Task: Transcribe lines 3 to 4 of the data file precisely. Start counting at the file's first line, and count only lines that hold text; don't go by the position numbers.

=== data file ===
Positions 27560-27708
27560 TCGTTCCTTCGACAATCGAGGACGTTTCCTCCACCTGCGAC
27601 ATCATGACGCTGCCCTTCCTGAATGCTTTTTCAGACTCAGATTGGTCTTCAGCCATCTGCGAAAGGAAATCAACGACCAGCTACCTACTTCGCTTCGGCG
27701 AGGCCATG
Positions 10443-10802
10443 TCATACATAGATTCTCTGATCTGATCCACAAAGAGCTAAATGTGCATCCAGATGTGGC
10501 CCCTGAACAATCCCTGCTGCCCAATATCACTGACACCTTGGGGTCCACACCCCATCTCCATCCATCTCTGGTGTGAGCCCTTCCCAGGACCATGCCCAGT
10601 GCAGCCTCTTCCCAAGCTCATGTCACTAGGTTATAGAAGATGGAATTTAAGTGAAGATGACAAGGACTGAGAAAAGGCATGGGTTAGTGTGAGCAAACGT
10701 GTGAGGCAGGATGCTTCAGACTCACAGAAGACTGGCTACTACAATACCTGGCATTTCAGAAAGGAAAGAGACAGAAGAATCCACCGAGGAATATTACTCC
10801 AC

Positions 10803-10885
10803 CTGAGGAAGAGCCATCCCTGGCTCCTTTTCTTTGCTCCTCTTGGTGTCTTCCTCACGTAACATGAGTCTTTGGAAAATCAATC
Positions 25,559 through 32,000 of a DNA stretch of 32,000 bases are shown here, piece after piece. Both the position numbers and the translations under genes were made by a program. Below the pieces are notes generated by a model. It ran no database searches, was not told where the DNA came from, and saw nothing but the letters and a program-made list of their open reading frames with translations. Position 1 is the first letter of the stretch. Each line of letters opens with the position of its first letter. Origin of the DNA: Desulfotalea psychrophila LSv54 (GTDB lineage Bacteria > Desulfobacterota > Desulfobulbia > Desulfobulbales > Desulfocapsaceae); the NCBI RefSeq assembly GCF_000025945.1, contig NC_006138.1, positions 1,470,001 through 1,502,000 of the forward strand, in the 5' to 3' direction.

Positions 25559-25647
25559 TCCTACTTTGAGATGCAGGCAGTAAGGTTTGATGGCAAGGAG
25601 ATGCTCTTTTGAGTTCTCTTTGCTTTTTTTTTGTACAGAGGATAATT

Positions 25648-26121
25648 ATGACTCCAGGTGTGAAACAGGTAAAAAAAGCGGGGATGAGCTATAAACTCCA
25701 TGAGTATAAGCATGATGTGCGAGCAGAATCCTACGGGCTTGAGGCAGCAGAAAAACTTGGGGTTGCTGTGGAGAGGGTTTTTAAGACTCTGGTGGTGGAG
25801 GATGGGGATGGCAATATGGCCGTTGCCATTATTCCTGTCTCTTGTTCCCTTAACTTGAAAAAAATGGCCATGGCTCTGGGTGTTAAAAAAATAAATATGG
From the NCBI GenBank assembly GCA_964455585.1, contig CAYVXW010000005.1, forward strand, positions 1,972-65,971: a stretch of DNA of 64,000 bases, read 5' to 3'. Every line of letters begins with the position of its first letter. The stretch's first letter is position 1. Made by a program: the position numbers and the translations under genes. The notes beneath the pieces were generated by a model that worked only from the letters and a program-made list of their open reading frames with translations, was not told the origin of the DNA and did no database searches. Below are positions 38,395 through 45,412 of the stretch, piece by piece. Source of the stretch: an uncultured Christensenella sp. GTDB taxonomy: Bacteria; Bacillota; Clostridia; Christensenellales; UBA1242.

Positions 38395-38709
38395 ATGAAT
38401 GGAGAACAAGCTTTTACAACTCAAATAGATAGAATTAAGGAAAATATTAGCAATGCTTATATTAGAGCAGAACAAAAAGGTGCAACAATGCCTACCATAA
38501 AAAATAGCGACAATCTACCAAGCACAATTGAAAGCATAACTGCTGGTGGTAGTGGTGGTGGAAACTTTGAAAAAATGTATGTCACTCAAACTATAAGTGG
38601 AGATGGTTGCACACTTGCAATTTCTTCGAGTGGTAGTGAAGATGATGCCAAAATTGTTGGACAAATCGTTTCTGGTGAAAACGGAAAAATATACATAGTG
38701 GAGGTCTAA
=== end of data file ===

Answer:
27601 ATCATGACGCTGCCCTTCCTGAATGCTTTTTCAGACTCAGATTGGTCTTCAGCCATCTGCGAAAGGAAATCAACGACCAGCTACCTACTTCGCTTCGGCG
27701 AGGCCATG